Tapping Our Trans-Local Potential for Change

Workshop participants share insights with each other in a discussion circle. Photo: Jean Bruno Nkondi.

This post was written by Joanna Ashworth, Researcher in the Centre for Sustainable Community Development and Co-Director of Engaging Diaspora in Development.

We just finished a five-month workshop series with 25 diaspora leaders. Here is a glimpse into what we learned together.

1. Take time to grow a learning community

One day a month for five months we gathered with SFU’s project directors, advisors and 25 diaspora leaders in a workshop series. This gave us the chance to network with fellow diaspora involved in similar development work. We learned so much from hearing about the work people are doing and about how we might collaborate with them. We also wanted to gain more skills and knowledge on how to develop our projects. There was good chemistry between people—we all feel like family now.

2. Beyond Technical Information are assumptions about ‘development’

Photos: Enspire Foundation http://enspireme.org

In the beginning, we were hoping to learn theories and techniques that would help us to start up a project; however, what we achieved was a profound understanding about the nature of the [development] problems in front of us and how delicate and important the relationship is between theory and practice. When we talked about what development means, we began by reflecting on the tensions between the ideal and what was described as the historically Western and/or colonial approach to development in the Global South.

Many of us are suspect about traditional ways of doing development, however we reached a consensus that development is about creating the space for choice and that development needs to address uneven income distribution and huge disparities between rich and poor. We noted that such disparities are present in Canada as well. Development needs to focus on governance as well as health, education and other poverty reduction strategies.

3. Design projects that place local people at the centre

Photo: Grace Rwanda http://www.gracerwanda.org

Referring to the IDEO Handbook on Human Centered Design, we shared our project design models with each other. The IDEO resource asks: What do people desire? What is technically and organizationally feasible? What can be financially viable? From there we talked about ways to find out what is needed and desirable in a community and shared our own strategies such as the following: listen to the stories of a community, make observations, and push for a deeper understanding of needs, barriers and constraints. That is how we take ideas and then make them tangible.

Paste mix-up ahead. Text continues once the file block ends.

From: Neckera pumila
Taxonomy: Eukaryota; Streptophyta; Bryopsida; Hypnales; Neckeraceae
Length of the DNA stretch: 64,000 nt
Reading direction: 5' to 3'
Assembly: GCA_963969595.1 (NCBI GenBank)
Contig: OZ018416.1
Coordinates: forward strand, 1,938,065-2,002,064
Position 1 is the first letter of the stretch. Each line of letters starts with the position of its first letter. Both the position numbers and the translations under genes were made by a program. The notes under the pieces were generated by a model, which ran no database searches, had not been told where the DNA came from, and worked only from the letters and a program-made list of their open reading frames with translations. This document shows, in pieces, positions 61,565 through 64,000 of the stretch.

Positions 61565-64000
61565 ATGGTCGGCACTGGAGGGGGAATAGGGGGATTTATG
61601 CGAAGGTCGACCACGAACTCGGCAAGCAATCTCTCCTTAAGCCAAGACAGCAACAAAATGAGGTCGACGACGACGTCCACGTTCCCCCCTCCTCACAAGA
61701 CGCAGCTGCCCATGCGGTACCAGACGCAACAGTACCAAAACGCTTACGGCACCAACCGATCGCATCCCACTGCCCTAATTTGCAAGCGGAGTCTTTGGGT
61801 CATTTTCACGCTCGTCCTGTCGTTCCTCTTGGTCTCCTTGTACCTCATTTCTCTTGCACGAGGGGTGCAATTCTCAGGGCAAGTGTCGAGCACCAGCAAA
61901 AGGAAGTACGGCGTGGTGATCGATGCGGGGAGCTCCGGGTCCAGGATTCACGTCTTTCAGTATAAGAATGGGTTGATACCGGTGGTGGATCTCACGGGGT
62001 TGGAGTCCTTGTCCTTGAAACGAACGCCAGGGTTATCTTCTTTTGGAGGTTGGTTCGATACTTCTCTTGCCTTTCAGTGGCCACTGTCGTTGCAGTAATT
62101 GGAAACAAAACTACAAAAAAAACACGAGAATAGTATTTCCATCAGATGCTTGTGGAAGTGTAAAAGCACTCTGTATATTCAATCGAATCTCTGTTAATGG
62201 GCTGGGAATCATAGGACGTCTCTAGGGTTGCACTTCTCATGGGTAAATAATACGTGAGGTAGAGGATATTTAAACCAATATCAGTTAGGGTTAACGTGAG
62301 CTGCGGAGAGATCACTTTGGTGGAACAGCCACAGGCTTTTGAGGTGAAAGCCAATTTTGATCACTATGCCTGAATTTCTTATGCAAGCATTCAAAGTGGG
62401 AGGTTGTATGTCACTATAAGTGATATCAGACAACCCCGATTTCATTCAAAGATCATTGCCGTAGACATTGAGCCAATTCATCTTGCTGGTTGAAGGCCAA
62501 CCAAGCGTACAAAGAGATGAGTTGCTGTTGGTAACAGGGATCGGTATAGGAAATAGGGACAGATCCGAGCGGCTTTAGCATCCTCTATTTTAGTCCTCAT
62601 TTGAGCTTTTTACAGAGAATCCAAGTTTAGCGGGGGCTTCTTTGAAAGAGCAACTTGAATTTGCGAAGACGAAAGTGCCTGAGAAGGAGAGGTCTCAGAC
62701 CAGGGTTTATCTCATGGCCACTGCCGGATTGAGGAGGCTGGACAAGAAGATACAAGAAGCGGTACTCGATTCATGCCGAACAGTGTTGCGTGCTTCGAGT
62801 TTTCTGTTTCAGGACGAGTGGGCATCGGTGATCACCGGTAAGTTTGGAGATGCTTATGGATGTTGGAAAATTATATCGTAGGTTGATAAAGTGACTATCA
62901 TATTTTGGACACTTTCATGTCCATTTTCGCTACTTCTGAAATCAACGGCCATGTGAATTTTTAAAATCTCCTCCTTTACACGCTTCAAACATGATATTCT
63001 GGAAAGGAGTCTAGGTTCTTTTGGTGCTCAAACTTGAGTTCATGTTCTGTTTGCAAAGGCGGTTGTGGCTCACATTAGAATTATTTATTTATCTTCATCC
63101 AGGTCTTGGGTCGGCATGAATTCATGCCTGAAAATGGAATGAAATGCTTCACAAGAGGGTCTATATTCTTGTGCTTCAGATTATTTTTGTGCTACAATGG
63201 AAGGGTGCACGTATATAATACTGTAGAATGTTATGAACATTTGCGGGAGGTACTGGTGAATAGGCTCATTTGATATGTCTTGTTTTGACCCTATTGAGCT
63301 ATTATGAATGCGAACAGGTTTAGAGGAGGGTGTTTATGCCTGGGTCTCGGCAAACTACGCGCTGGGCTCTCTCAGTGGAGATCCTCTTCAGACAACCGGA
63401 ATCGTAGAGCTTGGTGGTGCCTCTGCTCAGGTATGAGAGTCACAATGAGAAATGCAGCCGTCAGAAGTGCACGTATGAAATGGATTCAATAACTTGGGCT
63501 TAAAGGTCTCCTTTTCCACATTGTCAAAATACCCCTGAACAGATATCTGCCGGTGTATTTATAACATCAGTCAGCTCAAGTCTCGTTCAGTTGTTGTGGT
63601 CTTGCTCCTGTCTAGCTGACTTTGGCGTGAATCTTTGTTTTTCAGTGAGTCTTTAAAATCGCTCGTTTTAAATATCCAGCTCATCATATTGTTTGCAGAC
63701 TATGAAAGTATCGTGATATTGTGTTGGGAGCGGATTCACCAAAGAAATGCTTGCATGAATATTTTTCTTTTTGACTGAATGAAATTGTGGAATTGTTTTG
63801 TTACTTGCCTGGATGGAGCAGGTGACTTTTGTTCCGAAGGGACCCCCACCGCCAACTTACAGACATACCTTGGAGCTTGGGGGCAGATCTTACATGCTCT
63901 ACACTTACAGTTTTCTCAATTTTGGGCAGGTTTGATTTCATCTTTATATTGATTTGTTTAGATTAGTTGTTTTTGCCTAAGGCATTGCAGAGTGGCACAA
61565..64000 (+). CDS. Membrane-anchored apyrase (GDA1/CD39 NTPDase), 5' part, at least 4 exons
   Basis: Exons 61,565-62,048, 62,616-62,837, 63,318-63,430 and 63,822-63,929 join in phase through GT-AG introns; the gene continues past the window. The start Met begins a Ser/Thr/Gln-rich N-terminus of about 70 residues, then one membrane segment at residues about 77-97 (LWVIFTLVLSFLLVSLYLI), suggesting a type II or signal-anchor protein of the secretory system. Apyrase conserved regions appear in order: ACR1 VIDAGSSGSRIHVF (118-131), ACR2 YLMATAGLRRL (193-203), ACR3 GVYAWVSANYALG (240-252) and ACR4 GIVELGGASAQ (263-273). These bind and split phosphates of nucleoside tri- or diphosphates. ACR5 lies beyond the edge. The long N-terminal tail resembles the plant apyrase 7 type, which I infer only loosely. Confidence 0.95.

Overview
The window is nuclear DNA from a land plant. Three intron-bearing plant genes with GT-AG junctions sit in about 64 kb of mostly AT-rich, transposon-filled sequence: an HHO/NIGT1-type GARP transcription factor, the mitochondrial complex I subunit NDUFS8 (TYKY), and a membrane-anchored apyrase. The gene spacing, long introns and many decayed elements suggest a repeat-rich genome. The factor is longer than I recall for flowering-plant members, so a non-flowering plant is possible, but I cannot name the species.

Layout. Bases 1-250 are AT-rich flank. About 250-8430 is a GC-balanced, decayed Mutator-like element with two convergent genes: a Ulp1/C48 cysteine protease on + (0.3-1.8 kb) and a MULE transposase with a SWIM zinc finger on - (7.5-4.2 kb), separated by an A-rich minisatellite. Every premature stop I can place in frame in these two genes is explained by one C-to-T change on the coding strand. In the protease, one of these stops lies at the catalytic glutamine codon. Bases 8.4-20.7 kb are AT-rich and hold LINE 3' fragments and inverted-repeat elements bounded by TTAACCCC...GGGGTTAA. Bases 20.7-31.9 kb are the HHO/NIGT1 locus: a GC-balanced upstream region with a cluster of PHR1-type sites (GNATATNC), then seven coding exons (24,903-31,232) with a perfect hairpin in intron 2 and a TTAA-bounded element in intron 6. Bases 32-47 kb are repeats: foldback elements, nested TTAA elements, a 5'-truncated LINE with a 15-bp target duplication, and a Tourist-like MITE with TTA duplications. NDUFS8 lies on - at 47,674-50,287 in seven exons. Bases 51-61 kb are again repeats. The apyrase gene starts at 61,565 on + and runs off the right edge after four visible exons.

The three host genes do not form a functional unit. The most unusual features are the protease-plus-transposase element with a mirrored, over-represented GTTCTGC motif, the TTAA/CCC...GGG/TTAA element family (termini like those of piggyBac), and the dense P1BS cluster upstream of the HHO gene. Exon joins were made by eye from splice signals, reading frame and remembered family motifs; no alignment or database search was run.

For example, we heard from Dan about how he is working on Malaria prevention in Central America. James has set up sports programs for youth in Kenya. Sabrina is helping to build a school in Tanzania. The way we design our projects, manage them on a day-to-day basis and track results was all up for examination.

4. Tell our stories with energy

Photo: James Kamau, Youth Initiative Canada http://youthinitiativecanada.webs.com

“I can’t tell you how important your story is,” says Umeeda Switlo from CUSO-VSO. Funders are looking for stories of success and possibility. One way to tell a story is through the photograph. Drawing from the experience of social documentarians from Narrative 360, we explored what a photo with energy includes: it shows human emotion, fans the heart, provides a window to the soul, tells the full story, can make you laugh, can make you cry, stimulates action, takes your breath away, sticks to your memory, reaches the emotional truth. Our own photos aim to do that. Sometimes they do. Sometimes they miss the mark. We will continue to pay close attention to the way we photograph our work.

5. Find allies who support our work

Workshop participant Dr. Atakilt Haimanot (centre) receives his completion certificate from Engaging Diaspora in Development Co-Directors Joanna Ashworth and Shaheen Nanji. Photo: Jean Bruno Nkondi.

Throughout the series, we were introduced to funders, social enterprise specialists, professional communicators and academics and most importantly to other diaspora leaders who are passionate and experienced. Here are some of the conclusions we reached about how to keep learning and improving what we do.

  • Research is important
  • Relationships take time to create and are the key
  • Learn first from the community
  • Work from within the community with love for the community
  • Networking is essential, you can’t do this work by yourself
  • Working with women is important, i.e., “When you work with women you educate a community” (but also be inclusive of men).
  • It’s important to work with people on the ground who will become the change agents
  • A little goes a long way

Learn about how diaspora contribute to development at our final dialogue on September 14, 2011. For more information and to register, please visit our website.

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Comments on: "Lessons in Diaspora Approaches to Development from a Collaborative Learning Workshop" (3)

  1. Makhbuba said:

    A wonderful blog and I truly appreciate your work and keeping us informed about diaspora’s.

    Thank you!

  2. Dan Badulescu said:

    Thanks to the SFU faculty and guests, thanks to my colleagues, all truly warm and committed. How do we keep this alive?
    Best wishes
    Dan Badulescu

  3. Hi Dan and Makhbuba: Thanks for your comments. There are some ideas brewing — for now a evening workshop is planned for later in October to explore ways to communicate progress from the field! More details coming soon.
    Joanna

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